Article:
Thomas W. Worsdell
Thomas William Worsdell was born in Liverpool in 1838, as the eldest son of Nathaniel Worsdell (constructor of the Liverpool & Manchester's first carriages, and Carriage Superintendent of the Grand Junction Railway). Worsdell initially gained some initial experience at Crewe, and is recorded in the 1861 census as a mechanical engineer lodging with the Hinley family at 95 Bath Row in the St. Thomas registration district of Birmingham (census citation RG9 2137 31 22). In 1865 he visited the US for 6 years, which included a time as Master Mechanic at the Pennsylvania Railroad's Altoona Works. On his return in 1871, he became the Crewe Works Manager for F.W.Webb. During his ten years at Crewe, he oversaw large extensions to the works. Then in 1882 he took the office of Locomotive Superintendent with the GER. His stay with the GER was short, as in 1885 he was offered (and accepted) the post of Locomotive Superintendent with the North Eastern Railway (NER). Wilson Worsdell was already the NER's Assistant Mechanical Engineer and he continued to serve as an assistant to the new Locomotive Superintendent (Thomas Worsdell).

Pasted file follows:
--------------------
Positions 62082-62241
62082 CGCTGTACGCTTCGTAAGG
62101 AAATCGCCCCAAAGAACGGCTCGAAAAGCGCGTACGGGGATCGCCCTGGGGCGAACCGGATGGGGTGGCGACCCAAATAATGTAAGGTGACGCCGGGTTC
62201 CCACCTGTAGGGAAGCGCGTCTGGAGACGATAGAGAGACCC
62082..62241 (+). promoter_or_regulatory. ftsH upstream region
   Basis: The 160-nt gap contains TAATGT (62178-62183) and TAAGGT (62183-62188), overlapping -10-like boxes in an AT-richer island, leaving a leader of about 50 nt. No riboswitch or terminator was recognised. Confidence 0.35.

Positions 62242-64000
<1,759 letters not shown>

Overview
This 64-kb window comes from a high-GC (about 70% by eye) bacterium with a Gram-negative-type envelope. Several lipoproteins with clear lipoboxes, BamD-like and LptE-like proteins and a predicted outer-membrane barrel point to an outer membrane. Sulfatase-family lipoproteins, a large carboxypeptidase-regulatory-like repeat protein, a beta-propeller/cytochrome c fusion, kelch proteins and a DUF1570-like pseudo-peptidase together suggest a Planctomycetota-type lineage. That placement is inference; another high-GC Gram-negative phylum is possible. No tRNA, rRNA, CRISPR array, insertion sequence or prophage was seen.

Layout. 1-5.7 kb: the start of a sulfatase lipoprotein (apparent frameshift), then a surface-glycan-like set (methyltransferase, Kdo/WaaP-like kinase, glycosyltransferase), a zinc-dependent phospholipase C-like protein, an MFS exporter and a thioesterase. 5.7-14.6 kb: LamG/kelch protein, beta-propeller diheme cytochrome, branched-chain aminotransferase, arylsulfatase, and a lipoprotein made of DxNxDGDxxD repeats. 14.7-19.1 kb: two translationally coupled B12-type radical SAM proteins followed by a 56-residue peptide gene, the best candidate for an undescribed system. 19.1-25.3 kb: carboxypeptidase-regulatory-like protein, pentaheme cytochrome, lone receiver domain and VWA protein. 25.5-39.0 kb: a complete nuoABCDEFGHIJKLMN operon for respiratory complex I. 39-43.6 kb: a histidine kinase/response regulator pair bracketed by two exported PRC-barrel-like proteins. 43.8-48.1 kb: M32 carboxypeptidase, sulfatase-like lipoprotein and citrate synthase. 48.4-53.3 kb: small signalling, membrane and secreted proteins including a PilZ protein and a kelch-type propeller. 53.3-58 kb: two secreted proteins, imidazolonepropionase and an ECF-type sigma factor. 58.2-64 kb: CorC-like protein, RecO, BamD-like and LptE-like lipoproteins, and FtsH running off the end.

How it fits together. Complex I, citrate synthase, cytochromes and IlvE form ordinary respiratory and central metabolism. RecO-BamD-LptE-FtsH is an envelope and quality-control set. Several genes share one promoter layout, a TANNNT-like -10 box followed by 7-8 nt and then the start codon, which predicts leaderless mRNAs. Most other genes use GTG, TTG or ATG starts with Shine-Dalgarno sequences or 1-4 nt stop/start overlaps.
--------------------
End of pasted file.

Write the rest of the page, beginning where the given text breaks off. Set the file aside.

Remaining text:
Worsdell's early 2-cylinder compounds for the GER were not particularly successful. Characterised by an austere lack of external fittings, his 0-6-0 tender and 2-4-2T designs would define the outline of GER and NER designs for the next 20 years or so. At the NER, Worsdell brought about a period of standardisation, with his basic designs rapidly replaced the oldest heterogeneous designs of Fletcher and Bouch.
He retired in 1890 to be replaced by his brother, Wilson Worsdell, as the NER's CME. Although retiring due to ill health, Thomas Worsdell lived another 26 years and died in 1916.